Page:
You may have heard of Angkor Wat, but it’s far from the only temple in Cambodia. Located in Siem Reap, the famous monument shares the city with at least 1000 other ancient temples that also attract curious visitors from all over the world. I had the opportunity to explore four of these incredible feats of architecture on my recent trip to Southeast Asia and each is magnificent in its own way.
Ta Prohm, constructed in the late 12th century, provided the backdrop for a scene in the film Lara Croft: Tomb Raider and it’s easy to see why. Towering trees border a wide dusty path and form a leafy canopy, providing sweet relief from the blistering heat. Once inside the complex, you’re surrounded by flourishing vegetation, piles of stone blocks, and more massive trees, some with roots so mighty they’ve scaled their way on and through the abandoned structures that still stand.
Ta Prohm was once a Buddhist monastery and university. It took 80,000 workers to build it – according to a Sanskrit inscription found in the temple. There are 39 towers and over 500 former residences where 12,500 people lived across the nearly 650,000-ft2 property.
An example of the many reliefs carved into the stone buildings
An example of the many reliefs carved into the stone buildings
Ta Prohm has 39 towers and over 500 former residences.
I bet Ta Prohm would be so much fun to see as a kid.
Banteay Srei is one of the smaller temple compounds, but it’s still quite impressive. It stands out among the other temples due to the pink sandstone used to build it, waaaay back in the mid-10th century.
The carvings are especially impressive when you consider the rudimentary tools the Khmers (Cambodians) had access to.
Each set of carvings tell a story
If the temples in Cambodia were a singing ensemble, Angkor Wat would be the Michael Jackson/Beyoncé/Tina Turner/Justin Timberlake/Sting of the group. It truly is stunning. Angkor Wat (“Temple City”) – which dates back to the mid-12th century – rests atop about 500 acres of land, making it the world’s largest religious structure ever built. As with Banteay Srei, the fine detail of the elaborate carvings and motifs etched into the stone walls of the galleries are awe-inspiring. Imagine how much labor went into constructing such an incredible structure.
Our group visited the temples twice, once in the afternoon, where so much sweat streamed down my face it led one of my tourmates to chuckle and ask: “Did you pour water over your head?” The second time, we got up earlier than anyone should ever have to, so that we could watch the sun rise over the towers. It was all totally worth it.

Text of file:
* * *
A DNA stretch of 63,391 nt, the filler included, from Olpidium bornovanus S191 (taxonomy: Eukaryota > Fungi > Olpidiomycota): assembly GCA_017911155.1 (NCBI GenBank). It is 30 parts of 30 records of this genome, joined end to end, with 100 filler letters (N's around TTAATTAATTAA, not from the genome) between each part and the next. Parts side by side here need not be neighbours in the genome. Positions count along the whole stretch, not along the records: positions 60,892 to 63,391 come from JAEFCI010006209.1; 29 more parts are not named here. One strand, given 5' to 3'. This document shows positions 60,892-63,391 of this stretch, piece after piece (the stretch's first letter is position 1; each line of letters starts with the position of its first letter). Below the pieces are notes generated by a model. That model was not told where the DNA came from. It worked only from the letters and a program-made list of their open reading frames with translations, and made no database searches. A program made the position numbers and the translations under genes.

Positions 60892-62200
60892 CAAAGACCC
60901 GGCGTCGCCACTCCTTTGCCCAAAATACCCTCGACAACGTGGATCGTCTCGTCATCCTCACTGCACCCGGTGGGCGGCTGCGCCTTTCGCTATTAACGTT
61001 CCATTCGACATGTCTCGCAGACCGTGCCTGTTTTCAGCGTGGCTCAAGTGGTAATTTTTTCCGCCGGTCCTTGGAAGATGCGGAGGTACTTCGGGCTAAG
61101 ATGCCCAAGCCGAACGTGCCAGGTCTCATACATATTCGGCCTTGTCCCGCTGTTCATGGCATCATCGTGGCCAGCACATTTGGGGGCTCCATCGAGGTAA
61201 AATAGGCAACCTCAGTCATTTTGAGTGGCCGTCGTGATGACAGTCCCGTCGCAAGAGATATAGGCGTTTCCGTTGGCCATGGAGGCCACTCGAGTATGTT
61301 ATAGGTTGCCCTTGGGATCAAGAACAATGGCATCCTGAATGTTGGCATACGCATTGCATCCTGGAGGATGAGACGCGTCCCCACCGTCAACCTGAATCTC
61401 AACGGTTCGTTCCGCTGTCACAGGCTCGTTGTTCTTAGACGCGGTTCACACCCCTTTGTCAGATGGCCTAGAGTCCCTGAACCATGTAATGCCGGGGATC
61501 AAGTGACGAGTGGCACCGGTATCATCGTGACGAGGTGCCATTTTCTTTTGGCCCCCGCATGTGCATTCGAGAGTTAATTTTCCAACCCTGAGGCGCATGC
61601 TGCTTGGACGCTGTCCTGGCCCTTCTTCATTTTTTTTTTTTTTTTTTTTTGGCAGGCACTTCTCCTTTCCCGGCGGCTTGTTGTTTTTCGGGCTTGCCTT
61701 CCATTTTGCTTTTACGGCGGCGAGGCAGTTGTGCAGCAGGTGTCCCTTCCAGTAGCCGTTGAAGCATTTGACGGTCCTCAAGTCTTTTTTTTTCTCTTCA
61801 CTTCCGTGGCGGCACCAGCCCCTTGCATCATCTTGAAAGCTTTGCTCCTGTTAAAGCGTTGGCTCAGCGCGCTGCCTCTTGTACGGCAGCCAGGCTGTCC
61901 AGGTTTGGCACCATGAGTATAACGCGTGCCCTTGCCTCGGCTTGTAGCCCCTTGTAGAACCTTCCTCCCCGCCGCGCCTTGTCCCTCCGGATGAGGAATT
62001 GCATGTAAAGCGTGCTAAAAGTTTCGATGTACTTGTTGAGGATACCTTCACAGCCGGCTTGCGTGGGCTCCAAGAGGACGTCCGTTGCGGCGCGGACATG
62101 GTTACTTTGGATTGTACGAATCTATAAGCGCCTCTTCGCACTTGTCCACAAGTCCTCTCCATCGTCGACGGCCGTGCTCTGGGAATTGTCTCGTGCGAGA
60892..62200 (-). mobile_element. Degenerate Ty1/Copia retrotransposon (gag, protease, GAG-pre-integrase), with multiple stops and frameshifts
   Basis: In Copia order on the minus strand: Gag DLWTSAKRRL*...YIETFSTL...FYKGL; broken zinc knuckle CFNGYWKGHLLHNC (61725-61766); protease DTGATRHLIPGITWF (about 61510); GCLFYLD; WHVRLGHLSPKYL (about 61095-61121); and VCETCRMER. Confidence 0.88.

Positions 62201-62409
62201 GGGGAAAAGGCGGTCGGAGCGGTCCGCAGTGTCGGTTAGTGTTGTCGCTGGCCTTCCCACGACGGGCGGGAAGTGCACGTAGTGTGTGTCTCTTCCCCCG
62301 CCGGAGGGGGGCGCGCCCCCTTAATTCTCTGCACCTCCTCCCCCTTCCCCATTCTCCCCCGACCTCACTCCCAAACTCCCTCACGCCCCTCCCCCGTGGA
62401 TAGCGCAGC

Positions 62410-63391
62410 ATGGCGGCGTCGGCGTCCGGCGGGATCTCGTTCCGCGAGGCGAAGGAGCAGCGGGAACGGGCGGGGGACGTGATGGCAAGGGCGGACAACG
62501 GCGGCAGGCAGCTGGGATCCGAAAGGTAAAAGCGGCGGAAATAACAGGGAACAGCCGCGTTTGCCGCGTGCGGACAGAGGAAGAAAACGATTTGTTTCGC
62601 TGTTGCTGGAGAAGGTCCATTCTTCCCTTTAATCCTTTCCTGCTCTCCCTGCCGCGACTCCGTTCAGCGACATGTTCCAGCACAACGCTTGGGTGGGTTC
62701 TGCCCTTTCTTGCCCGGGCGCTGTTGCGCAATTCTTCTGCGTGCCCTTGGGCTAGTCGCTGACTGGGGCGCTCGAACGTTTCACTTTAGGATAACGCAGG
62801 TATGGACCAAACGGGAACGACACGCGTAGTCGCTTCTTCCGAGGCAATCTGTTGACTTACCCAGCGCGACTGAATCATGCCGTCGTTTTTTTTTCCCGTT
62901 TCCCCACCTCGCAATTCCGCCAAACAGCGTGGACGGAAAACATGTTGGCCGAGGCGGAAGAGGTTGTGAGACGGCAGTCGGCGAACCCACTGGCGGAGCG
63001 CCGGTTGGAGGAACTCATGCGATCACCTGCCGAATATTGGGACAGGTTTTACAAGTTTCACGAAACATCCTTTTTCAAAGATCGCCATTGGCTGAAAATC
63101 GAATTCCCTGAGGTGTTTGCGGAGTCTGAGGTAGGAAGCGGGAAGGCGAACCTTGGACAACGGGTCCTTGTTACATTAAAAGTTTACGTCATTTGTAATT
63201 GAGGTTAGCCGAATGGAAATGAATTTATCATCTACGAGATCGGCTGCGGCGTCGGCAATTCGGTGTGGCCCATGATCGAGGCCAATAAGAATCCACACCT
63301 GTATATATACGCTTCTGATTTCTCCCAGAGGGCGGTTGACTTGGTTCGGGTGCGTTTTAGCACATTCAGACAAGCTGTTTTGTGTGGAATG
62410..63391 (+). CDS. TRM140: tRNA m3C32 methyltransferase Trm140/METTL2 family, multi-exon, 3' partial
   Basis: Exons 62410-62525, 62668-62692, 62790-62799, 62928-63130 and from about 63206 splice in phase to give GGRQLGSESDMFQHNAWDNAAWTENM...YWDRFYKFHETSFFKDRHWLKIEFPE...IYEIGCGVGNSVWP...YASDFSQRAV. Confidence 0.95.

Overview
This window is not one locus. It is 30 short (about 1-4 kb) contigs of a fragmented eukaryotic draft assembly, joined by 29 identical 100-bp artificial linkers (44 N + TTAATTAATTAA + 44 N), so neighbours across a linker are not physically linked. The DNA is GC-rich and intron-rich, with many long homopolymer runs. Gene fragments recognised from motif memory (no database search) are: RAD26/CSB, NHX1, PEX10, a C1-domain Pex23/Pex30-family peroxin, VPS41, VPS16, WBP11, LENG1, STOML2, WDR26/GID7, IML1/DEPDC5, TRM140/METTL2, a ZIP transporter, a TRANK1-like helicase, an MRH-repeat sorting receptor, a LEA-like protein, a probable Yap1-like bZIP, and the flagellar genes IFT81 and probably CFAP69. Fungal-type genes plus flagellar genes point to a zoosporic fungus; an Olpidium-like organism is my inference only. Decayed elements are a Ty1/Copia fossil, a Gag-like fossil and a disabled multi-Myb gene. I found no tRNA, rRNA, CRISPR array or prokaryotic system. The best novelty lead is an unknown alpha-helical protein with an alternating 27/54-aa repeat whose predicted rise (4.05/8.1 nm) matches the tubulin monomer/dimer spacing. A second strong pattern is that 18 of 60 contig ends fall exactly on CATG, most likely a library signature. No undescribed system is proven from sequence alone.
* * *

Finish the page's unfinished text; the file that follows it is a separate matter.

A view from above
Back entrance of Angkor Wat
One of three galleries (monks in saffron-colored robes are what you see at the end of the hall)
This relief depicts a tug-o-war between gods and demons, part of a larger story: The Churning of the Ocean Milk,
Offerings at the altar
Carving of Aspara dancers
Watching the sun rise over Angkor Wat is clearly a popular activity.
On the way back to the van, after enjoying a pre-packed breakfast, a monkey accosted me.
Bayon holds the title of most “theatrical,” or perhaps, the most “quirky” of the temples I toured. Even the entrance to the complex makes a statement. As you approach the south gate, to the left sit 54 gigantic heads of gods and to the right, a line of 54 demons. Not to be outdone, crowning the towers of the iconic, 75-ft tall, arched entryway are four faces of the bodhisattva, each looking out in all four cardinal directions. Beyond the gates lies the “city” of Angkor Thom (“Big Temple”) – once the capital of King Jayavarman VII’s empire – fortified by a massive 328-ft wide moat which surrounds a 26-ft high laterite wall that protects 360 acres, including Bayon temple. Neighborhood watch on 100.
Devas (guardian gods) in a tug-of-war with the demons on the other side of the causeway, as depicted in the tale “Churning of the Ocean Milk” of Hindu mythology
One of the gigantic devas (god) figures
Everywhere you turn in the Bayon complex, there are eyes watching. Over 200 faces etched into stone cap the 54 towers at the site. While the identity of the figures decorating the temple is unknown, some speculate they are likenesses of King Jayavarman VII and a reflection of his inflated ego. The mysterious expressions on the stone faces has led some to dub them the “Mona Lisa of Southeast Asia”.
Beautiful, intricate motifs cover the walls of two galleries that surround Bayon’s main temple. The bas-relief carvings reflect the daily lives of the Khmers in the 12th century, as well as tales based in Hindu mythology.
I don’t recall seeing “chow down on deep-fried tarantula” on the tour itinerary, but when our local trip guide reviewed the day’s plan – mouth in a wide grin, eyes dancing at the mention of “eating spiders” – there it was. Given I’m willing to try (almost) anything once, I was game. Besides, I’ve already tried beetle, scorpion, and cricket, so what’s a big ass spider?
During the 6.5 hour drive from Phnom Penh to Siem Reap we made brief stopovers in several small towns in the Cambodian countryside. Towns served by the same unpaved and uneven two-lane road from which vehicles zooming by kick up mini-dust storms so intense, that sometimes those closest to the edge wear face masks for protection. One of those places is Skuon, more colloquially known as “Spiderville” because of its proliferation of tarantulas.